Nothing's quite what it seems to be in the Amazon original series Truth Seekers, which re-teams (sort of) Nick Frost and Simon Pegg, the duo who starred together in the brilliant British series Spaced, as well as in the genre-mashing comedies Shaun of the Dead, Hot Fuzz and The World's End.
I say sort of re-teams, because even though Frost and Pegg co-created and co-wrote the series (alongside Nat Saunders and James Serafinowicz), Truth Seekers finds Frost in the driver's seat. Literally: He plays Gus, a lonely broadband installer who tootles around Britain in a van while investigating paranormal activity in his spare time. Pegg plays his supremely affable boss, but generally appears in only a scene or two per episode — until the season finale, when he gets much more to do.
Instead, Frost's comedy partner this time out is Samson Kayo, as the affable rookie installer Elton. (Fair warning: You should get used to seeing the word "affable" in this review, as just about every character in the series can ultimately be described that way — even those who start out surly, like Gus, or crotchety, like Gus's Father [Malcolm McDowell], or snippy like Elton's sister Helen [Susan Wokoma]. As the season goes on, the series keeps banging these and other characters against one another in different combinations until their sharp edges wear away, and a gentle, warm conviviality develops among them.)
Elton wants no part of Gus' ghostly investigations. There's a reason for that. There's a reason for everything the show throws at you in the opening episodes, it turns out, as the series is carefully laying track for twists and revelations further down the road. Wondering what the deal is with that young woman in overalls (Emma D'Arcy) who's haunted by visions of ghosts? Wait an episode or two; her storyline will intersect with that of Gus and co. soon enough. Puzzled by the way the series conflates ghosts, magic and electronic equipment? It'll all come clear, and you won't have to wait long: At just 8 episodes, Truth Seekers tells a relatively complex story filled with callbacks, coincidence and character beats with satisfying clarity and concision — no Netflix bloat here.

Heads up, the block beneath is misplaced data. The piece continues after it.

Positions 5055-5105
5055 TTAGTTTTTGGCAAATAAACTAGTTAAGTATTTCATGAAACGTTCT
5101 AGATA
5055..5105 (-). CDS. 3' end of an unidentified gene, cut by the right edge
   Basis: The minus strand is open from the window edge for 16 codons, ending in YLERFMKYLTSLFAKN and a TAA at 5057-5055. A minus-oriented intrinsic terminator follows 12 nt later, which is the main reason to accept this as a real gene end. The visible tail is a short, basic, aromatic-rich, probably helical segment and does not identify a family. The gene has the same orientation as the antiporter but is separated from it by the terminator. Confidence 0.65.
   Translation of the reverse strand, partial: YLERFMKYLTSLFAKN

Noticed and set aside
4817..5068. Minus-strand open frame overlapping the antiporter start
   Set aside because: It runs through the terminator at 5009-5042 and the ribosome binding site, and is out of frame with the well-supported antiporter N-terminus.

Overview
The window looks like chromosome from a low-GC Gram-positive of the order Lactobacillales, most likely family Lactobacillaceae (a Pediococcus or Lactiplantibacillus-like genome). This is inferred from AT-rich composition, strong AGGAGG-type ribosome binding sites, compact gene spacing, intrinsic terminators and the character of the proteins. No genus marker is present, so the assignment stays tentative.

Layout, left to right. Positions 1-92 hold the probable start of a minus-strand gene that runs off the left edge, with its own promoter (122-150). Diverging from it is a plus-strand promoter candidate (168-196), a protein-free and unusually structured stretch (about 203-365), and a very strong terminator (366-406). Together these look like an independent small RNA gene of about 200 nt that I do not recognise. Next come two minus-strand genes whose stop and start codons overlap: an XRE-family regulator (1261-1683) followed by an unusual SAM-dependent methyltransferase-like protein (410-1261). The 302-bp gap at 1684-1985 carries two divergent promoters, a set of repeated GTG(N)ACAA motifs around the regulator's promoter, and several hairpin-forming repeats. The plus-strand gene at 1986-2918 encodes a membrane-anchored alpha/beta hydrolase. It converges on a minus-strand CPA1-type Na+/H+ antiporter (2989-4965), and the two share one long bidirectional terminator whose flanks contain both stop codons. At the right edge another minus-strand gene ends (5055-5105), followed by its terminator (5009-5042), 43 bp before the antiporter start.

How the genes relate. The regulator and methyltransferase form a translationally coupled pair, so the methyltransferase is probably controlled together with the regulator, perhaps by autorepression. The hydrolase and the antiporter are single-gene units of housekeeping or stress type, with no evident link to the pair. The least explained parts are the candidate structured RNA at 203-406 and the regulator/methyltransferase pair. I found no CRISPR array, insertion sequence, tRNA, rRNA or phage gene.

It doesn't skimp on the horror elements, either. The series never spoofs the ghosts that haunt the characters, and it serves up those ghosts, and the scares they provide, with a straight face. The humor derives from the characters' reactions to what's going on — reactions that, Brits being Brits, often seem uncannily understated.
Much of the show's humor is gentle in nature, rooted as it is in the budding friendships developing among this ersatz team of amateur ghostbusters. Frost plays Gus as a man who has grown so used to his loneliness he's convinced himself he's fond of it, but as Kayo's Elton enters his life, cracks begin to appear in his bluff, put-on self-satisfaction.
It's frequently a deeply silly show, of course, and the season's overarching storyline, which involves the connection between wireless broadband and alternate dimensions, is pure, high-concept sci-fi, with just the right amount of cheesiness, for flavor. But Truth Seekers takes seriously the things it should: its need to throw in a few legitimate scares every so often and the abiding humanity of its characters.